Opportunities for SMEs that are ready to adapt
The Covid19 pandemic has had a huge impact on economies globally. It has led to big increases in unemployment and put businesses everywhere under enormous financial strain.
In this regard, the economic recession caused by Covid-19 is undoubtedly similar to the financial crisis of 2008. However there are also key differences which are significant for SMEs.
Professor Alan Ahearne, Director of the Whitaker Institute at NUIG, helped guide the Irish Government out of the financial crash of 2008, and in July 2020, was appointed as special economic adviser to the Taoiseach, Micheál Martin. He says a key difference between the two recessions is how governments have responded, or have been able to respond, to each crisis.
“Ten years ago, the worst-hit sectors were the financial sector and the construction sector. In this downturn, the worst-affected sectors are businesses in consumer-facing sectors of the economy: tourism and hospitality, leisure and personal services and some retail. These are sectors that are dominated by SMEs and micro businesses,” said Prof Ahearne.
The economics expert added that in 2008, due to the credit based nature of the crisis, the Irish and UK governments were forced to “plug holes in their budgets” by raising taxes and cutting spending, which in turn added to the economic downturn.
“Whereas in the current crisis, because of what's hopefully a more temporary crisis, governments have been able to borrow in the near term to support the economy without resorting to higher taxes and expenditure cuts,” he said.
In 2020, following the closure of all non essential businesses due to the coronavirus outbreak, both the UK and Irish governments borrowed large sums of money at low interest rates to support workers’ incomes, businesses and national economies. These supports are available in the form of temporary wage subsidy, employment support and government guaranteed loan schemes in both Ireland and the UK.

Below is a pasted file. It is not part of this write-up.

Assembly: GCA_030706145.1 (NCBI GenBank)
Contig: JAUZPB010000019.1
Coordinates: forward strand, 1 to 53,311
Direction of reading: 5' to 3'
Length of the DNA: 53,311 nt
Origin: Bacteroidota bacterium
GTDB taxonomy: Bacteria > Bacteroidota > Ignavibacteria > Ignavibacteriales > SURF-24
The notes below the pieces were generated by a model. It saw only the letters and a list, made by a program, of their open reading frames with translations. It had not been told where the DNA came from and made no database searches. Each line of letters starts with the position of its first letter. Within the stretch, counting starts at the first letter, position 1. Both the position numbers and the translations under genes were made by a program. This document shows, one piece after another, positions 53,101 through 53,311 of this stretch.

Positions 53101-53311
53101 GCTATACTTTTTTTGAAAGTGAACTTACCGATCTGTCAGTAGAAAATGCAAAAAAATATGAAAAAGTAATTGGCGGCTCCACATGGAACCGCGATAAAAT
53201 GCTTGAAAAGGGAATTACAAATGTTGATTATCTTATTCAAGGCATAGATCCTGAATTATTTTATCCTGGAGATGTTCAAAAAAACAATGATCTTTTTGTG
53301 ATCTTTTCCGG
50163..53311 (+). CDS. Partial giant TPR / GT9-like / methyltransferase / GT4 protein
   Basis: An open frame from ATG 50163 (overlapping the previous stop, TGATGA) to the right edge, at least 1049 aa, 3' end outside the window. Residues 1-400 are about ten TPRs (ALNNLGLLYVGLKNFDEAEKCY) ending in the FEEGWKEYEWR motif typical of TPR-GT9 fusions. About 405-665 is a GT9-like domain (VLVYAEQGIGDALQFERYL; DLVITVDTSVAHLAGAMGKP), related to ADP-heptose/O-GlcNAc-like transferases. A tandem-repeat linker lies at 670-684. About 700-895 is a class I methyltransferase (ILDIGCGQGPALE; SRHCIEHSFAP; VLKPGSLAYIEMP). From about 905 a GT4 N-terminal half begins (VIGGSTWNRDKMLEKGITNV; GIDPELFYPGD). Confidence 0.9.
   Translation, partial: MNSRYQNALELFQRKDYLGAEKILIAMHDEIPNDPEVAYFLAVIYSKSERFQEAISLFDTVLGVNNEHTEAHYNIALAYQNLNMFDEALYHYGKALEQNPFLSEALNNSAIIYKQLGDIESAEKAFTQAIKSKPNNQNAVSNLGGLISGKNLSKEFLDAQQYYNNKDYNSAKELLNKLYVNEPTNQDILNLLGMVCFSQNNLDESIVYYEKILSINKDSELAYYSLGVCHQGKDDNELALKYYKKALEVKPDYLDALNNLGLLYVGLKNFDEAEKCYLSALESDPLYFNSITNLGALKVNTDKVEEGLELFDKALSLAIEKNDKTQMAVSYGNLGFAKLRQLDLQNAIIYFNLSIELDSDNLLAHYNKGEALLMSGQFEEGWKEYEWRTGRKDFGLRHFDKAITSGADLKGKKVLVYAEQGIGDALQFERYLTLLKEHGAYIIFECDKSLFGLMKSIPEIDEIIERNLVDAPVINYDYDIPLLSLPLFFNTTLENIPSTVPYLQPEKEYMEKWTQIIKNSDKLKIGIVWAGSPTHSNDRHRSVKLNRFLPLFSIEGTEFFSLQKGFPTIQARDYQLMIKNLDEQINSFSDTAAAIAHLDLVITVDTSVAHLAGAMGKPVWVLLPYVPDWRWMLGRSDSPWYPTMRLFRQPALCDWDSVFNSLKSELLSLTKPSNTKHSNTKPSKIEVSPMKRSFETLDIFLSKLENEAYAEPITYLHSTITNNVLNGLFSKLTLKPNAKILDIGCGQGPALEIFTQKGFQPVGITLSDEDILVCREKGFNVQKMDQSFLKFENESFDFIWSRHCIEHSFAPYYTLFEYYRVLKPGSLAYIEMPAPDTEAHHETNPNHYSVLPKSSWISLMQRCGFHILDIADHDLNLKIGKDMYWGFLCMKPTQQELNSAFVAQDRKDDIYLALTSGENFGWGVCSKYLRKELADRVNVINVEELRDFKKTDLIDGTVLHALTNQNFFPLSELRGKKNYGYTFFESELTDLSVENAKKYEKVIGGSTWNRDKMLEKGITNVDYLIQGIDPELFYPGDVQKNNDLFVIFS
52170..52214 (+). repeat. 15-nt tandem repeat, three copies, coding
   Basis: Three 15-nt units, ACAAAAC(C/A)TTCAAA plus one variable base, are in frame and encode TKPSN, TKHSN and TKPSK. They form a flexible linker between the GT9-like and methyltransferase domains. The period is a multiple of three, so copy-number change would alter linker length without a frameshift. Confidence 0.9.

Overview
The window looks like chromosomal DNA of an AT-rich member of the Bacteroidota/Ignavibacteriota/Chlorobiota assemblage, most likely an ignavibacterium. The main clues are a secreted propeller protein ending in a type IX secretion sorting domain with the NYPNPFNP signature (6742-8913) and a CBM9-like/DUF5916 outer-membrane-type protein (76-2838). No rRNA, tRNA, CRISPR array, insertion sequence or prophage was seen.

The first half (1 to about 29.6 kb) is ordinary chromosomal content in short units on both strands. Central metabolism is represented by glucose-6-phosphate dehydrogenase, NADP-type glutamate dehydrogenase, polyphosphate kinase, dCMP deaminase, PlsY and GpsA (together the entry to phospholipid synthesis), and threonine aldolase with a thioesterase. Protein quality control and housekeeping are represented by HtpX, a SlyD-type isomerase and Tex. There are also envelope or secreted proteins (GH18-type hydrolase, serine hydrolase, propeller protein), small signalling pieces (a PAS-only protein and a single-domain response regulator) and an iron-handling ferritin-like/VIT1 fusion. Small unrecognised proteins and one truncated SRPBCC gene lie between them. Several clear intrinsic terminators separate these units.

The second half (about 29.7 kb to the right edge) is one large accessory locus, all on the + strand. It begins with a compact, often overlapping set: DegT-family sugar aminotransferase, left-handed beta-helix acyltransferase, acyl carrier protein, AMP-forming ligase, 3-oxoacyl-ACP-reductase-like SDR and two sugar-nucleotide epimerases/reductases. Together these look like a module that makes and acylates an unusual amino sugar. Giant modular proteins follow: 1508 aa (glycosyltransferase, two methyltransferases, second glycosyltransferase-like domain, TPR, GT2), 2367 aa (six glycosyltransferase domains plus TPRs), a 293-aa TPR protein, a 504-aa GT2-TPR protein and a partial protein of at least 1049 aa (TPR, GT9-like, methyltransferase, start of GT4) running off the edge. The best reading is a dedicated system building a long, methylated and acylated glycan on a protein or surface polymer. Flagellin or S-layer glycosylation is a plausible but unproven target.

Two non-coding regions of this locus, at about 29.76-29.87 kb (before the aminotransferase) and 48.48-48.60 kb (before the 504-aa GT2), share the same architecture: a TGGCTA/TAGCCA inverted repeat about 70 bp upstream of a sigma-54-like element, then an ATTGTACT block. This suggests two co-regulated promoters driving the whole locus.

Prof Ahearne says he is “cautiously optimistic” that there will be a rapid rebound in the global economy and therefore also in Ireland and Northern Ireland as governments move through the safe and phased reopening of businesses.
However he conceded that there will be “scarring effects” and “changes in consumer and household behaviour” as a result of the crisis, so he advises that SMEs think about what the “new normal” will look like when the pandemic has passed.
A key ingredient for surviving the downturn and prospering in the recovery is “agility and adaptability,” according to Prof Ahearne. He says SMEs should look for ways to tap into consumers’ ‘Covid savings,’ accrued during the lockdown period when it was difficult to spend, and think about “how to get households to loosen their purse strings”.
New Normal business opportunities:
This sector has been heavily challenged by the pandemic and the loss of overseas visitors to both Northern Ireland and Ireland. However, the fact that people across the island of Ireland will holiday at home this year and into the future, opens up opportunities in the domestic tourism market.
Prof Ahearne believes that in the long term, climate change will cause a much bigger crisis than Covid-19. Governments will therefore need to enable a green recoveryin order to transition to become low carbon economies and societies. This means opportunities exist for businesses to adapt, transition, re-brand and market themselves now as climate or eco-friendly and “ride the tailcoats coats of the green economy”.
The Covid-19 pandemic caused a breakdown in global supply chains and is leading to a shift toward deglobalisation. This creates an opportunity to generate localised supply chainswith businesses producing locally and consumers buying more locally, which in turn provides business security.
Prof Ahearne advises that businesses remain agile, adapt where possible and “grab these opportunities by the horns” in order to prosper in a post Covid era.
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